Presidential Prerogative

When reflecting on questions of National Security and Civil Liberties, it is important to look at the mesh of ethics within the political realm.  One of the most important, and pertinent, aspects of the concept of civil liberties is the role the government holds over the liberties and freedoms of its citizens.  This past fall our team attended the conference on National Security and Civil Liberties. The speakers in the opening session discussed this relationship between government rule and personal rights by looking at what structures are in place that help to protect our civil liberties as United States citizens and those that have the ability to strengthen the federal government’ s ability to infringe upon those liberties.  When reviewing United State’s history, government structure, and pluralistic body of citizens, the interplay between these three variables has evolved, and continues to, as the world becomes even more connected and autonomy valued more so than ever before.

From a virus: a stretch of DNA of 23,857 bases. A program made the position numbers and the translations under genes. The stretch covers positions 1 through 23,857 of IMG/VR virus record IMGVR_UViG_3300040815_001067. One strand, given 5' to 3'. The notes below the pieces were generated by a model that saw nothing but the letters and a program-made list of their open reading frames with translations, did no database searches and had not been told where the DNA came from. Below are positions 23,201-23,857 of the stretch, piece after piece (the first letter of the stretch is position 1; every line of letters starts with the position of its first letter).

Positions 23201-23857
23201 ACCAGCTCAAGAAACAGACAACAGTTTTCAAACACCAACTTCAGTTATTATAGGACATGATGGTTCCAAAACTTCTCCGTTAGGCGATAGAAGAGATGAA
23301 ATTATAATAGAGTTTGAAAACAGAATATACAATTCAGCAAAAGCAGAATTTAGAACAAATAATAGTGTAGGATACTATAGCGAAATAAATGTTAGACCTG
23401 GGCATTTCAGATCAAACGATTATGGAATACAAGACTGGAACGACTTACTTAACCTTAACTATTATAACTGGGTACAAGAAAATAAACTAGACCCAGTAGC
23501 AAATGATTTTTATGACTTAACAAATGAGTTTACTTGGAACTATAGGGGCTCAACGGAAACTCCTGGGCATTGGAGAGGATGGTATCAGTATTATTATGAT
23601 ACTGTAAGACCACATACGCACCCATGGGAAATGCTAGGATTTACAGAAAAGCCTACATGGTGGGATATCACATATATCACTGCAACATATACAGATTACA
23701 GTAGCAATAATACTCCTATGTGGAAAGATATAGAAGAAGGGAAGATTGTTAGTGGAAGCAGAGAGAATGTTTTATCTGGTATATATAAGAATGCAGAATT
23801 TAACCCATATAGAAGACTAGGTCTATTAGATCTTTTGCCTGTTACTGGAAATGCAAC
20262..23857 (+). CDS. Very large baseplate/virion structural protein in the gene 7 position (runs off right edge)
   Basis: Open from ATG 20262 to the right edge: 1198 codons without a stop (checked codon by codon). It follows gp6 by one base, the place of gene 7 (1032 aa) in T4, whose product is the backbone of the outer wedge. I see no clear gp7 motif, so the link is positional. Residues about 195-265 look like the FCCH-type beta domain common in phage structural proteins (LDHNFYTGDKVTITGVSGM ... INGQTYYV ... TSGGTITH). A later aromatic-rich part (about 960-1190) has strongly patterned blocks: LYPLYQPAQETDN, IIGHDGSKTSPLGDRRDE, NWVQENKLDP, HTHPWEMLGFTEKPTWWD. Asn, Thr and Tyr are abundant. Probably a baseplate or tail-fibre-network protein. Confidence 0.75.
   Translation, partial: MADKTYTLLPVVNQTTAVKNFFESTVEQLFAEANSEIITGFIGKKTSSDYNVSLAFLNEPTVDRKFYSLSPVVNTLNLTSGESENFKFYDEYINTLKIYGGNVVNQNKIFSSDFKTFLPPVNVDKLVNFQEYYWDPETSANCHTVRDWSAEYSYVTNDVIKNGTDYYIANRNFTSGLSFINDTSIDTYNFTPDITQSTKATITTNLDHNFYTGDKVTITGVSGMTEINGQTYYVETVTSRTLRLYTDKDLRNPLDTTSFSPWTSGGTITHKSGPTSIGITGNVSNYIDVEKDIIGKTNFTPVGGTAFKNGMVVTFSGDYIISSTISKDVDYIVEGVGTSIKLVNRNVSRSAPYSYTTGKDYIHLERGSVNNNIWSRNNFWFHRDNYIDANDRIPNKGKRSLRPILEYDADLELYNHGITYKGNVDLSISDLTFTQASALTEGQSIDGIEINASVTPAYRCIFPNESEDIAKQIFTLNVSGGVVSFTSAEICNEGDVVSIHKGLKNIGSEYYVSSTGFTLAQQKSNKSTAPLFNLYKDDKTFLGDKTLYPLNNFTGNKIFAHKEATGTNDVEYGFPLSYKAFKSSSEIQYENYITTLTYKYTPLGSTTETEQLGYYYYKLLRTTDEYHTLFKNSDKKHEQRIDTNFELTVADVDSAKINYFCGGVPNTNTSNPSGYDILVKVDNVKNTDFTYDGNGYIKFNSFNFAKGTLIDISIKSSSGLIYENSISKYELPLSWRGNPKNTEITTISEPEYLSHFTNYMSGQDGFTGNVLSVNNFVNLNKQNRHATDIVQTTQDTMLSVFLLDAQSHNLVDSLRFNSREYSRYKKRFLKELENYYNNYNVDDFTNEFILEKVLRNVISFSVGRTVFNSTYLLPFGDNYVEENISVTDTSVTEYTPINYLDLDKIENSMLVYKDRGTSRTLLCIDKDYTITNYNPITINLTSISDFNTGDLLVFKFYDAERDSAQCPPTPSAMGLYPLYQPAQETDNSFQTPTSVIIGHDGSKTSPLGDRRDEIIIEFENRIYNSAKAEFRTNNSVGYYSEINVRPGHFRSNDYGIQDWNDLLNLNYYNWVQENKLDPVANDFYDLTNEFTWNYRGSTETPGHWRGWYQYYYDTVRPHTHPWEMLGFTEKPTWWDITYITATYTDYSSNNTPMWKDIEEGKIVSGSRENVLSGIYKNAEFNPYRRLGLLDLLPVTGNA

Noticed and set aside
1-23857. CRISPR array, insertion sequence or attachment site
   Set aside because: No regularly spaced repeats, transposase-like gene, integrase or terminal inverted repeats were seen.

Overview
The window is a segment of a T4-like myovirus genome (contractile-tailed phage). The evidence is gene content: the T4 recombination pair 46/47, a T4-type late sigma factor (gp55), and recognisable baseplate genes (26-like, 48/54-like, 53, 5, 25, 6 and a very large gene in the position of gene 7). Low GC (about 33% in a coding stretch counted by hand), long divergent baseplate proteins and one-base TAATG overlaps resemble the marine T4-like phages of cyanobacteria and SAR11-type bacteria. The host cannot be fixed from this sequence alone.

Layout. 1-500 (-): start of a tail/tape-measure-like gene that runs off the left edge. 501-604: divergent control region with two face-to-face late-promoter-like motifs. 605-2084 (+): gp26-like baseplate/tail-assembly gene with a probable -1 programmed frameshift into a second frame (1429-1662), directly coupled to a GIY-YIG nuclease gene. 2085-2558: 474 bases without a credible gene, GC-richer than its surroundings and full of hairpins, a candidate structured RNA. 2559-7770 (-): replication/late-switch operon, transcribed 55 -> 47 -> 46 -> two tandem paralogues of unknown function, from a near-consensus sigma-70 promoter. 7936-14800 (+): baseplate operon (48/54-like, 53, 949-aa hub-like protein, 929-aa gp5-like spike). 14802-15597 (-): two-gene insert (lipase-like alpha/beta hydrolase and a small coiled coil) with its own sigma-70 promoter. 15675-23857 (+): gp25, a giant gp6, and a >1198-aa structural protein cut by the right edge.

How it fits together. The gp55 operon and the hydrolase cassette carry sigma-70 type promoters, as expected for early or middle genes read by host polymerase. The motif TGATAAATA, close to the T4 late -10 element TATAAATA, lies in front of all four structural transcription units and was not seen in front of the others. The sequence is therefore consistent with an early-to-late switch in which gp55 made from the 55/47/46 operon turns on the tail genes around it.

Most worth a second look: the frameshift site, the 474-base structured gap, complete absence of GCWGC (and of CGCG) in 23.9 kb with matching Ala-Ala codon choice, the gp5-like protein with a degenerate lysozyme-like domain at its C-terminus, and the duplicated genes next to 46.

Within the United States Constitution, three branches of government are outlined, created in a framework of checks and balances; additionally, amendments to the constitution, including the Bill of Rights, protect the inherent rights of United States citizens.  Here is where the fifth grade social studies lesson gets tricky—what happens when one branch of government is granted more power over another in efforts to either protect the state? A term that Professor Daniel Tichenor (University of Oregon) used that is especially important to this discussion is the “Prerogative President.”  Tichenor gave examples of this type of presidency and included Abraham Lincoln, FDR, and George W. Bush as key examples.  A prerogative president is one who is faced with the need to respond to a time of great turmoil and exercises much “prerogative” in protecting national security.  Based upon the actions of the presidents listed, the presidency has gained much power and control over national and international policy, especially in the 20th century.  This calls into question the checks and balances system put in place by the constitution and to what extent the prerogative of the executive branch has grown over the last century.  As we enter more deeply into the 21st century and the makeup of the global community continues to change, it will be important to note the role the president takes in deciding which policies and actions are put into place by the United States, particularly in the realm of national security and involvement in foreign affairs.

About Dallas Gingles

STU Graduate
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